TRENTON, NJ – Al Pedrique, the manager of the first-place (Eastern Conference East) Trenton Thunder, talked about telling outfielder Taylor Dugas to pack his equipment and get himself from Trenton to Anaheim.
“It was 1 in the morning (after the Thunder notched a 4-3 win in 12 innings over the Altoona Curve, the Eastern League West leaders),” said Pedrique. I told him, “Congratulations, you are going to Anaheim.’ ”
The Thunder (42-36) dropped a 2-0 decision to Altoona Wednesday night as lefty Steven Brault pitched brilliantly, allowing just one hit over seven innings before 4,028 at Arm & Hammer Park. The Thunder dropped into a first-place tie with Reading, who Trenton visits over the holiday weekend.
Not shockingly, Dugas, hitting .198 (32-for-162) between 47 games at Double-A Trenton and seven at Triple-A Scranton), was given the call over some others some fans might think. By the way, Dugas batted .299 (105-for-351) in 2014 between Trenton and Scranton.
“He (Dugas) ddn’t believe me, so I told him again,” said Pedrique. “And I told him a third time. He packed up and was on his way. I hope we see him on TV tonight.
“He’s a good player, and we’re all glad he got a shot, even if his stay is short.”
Dugas, who was the subject of several Twitter mentions, not all of them complimentary, naturally garnered queries from fans.
Reliever Nick Goody, who was named an Eastern League Mid-Season All-Star earier Wednrsday was not surprised Dugas got the call to the big club.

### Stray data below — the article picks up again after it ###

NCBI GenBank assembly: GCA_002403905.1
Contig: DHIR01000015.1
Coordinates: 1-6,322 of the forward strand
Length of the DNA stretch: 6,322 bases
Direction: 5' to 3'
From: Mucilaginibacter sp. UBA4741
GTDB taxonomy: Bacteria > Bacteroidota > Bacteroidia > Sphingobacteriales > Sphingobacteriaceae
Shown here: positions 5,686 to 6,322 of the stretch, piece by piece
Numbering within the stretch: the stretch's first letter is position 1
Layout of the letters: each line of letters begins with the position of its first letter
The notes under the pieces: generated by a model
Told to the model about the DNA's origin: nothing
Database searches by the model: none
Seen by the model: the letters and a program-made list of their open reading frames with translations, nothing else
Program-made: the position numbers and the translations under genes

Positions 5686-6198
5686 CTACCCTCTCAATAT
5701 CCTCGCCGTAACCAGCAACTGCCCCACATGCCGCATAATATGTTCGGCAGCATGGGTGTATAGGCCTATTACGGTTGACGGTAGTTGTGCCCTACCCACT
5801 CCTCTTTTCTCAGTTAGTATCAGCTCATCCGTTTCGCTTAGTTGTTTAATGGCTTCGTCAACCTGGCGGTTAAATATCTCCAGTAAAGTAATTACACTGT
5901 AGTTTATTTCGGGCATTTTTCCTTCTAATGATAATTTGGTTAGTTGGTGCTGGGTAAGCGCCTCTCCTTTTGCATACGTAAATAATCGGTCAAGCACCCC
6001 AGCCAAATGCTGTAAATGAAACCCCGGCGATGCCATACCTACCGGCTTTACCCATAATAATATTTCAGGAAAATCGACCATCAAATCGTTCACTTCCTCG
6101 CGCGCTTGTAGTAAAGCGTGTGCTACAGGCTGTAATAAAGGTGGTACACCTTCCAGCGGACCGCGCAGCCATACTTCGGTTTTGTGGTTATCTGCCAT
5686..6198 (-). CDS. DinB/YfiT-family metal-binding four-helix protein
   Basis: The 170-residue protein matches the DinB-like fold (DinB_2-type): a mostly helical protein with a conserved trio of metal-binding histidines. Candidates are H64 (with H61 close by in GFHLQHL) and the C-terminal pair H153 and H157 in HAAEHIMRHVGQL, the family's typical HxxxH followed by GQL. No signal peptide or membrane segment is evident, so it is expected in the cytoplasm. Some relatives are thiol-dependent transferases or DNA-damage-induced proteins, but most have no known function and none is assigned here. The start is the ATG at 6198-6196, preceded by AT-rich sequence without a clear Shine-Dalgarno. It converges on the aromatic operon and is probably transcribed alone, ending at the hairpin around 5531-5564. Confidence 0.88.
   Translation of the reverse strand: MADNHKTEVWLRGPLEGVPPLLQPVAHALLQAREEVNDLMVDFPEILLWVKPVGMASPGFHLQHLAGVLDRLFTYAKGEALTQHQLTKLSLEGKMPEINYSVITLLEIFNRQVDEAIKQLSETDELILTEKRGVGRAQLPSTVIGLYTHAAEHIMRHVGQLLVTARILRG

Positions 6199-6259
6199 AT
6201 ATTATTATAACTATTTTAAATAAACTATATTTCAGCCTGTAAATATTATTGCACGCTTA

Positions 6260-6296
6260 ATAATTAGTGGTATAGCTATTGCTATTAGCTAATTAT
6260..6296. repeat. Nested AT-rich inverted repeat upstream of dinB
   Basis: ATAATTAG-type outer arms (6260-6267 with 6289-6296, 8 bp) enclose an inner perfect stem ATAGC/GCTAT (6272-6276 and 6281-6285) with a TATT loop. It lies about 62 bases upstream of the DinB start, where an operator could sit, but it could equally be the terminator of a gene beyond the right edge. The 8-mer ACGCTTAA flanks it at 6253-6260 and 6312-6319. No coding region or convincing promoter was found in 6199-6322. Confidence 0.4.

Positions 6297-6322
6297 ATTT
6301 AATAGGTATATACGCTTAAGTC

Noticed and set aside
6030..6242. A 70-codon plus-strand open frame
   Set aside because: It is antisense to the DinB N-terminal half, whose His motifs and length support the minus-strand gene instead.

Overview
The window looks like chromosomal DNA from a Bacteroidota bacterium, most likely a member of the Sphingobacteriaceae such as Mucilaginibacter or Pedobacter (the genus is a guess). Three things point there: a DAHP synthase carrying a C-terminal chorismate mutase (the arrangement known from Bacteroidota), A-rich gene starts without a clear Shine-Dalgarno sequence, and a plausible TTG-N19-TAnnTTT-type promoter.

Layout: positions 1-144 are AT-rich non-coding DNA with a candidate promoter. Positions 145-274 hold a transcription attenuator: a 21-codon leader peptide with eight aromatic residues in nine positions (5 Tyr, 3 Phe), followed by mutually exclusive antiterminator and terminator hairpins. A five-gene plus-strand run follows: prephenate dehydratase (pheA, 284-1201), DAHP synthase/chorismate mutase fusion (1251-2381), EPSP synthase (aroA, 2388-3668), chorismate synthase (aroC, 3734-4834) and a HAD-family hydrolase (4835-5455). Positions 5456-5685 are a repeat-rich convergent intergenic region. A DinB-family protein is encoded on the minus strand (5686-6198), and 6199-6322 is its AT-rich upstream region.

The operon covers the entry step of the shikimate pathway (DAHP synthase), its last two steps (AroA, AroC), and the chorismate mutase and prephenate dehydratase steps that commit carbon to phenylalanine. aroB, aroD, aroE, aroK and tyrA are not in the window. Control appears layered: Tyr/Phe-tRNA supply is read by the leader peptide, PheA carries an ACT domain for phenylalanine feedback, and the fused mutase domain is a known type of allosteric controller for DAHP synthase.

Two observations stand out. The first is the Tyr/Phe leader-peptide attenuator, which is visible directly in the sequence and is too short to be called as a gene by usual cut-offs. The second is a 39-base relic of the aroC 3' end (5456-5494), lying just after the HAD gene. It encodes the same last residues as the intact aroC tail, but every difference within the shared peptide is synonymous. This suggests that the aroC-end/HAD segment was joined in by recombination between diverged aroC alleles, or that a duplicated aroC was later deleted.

“Dugie is a hustler, is a great clubhouse guy and a good player,’’ the former LSU star said. “We’re all hapoy for him. He just does his job in a professional manner.
“We all can’t wait to hear about it.’’
Goody, and all the Thunder players, are noticing things are moving a bit quicker in the Yankees system this season as compared to the past.
“More guys have been called up,’’ he said. “Guys have been given a chance by the Yankees. Aaron (Judge) went to Triple-A.
“Certainly everyone in this cubhouse has a goal of making the majors, but, as long as I’m here, I want to win an Eastern League championship.’’
OK, so why wasn’t someone other than Dugas given the call this time? Maybe the Yankees found a spot in which they could reward the 25-year-old.
Dugas played well at Scranton in 2014, hittng .305 (53-for-174) in the International League. He was beaten out by Ben Gamel for a Triple-A spot in Spring Training, and ended up back with the Thunder to start the season.
He never hung his head, or complained, or talked about where he ought to be, earning the admiration of his teammates and explaining why they were so glad for him.
“He knows why he’s here,’’ said a Yankees farm official back in April. “He’s really reacting in a professional way and the way he is handling his role is certainly appreciated.’’
In the Yankees system, or any other, such an attitude is appreciated. Dugas may never be a big-leaguer other than the few days he may be with the Yankees. He may end up there as a coach. The Yankees, and every other team, are looking for such players.
This corner as always been and advocate of the numbers and metrics are certainly part of the equation, especially in Dugas’ case this season in which he is scuffling.
Perhaps the Yankees wanted to reward him for the reasons mentioned above. His role in the system is up to debate.
For now, to be quite honest, it’s all good.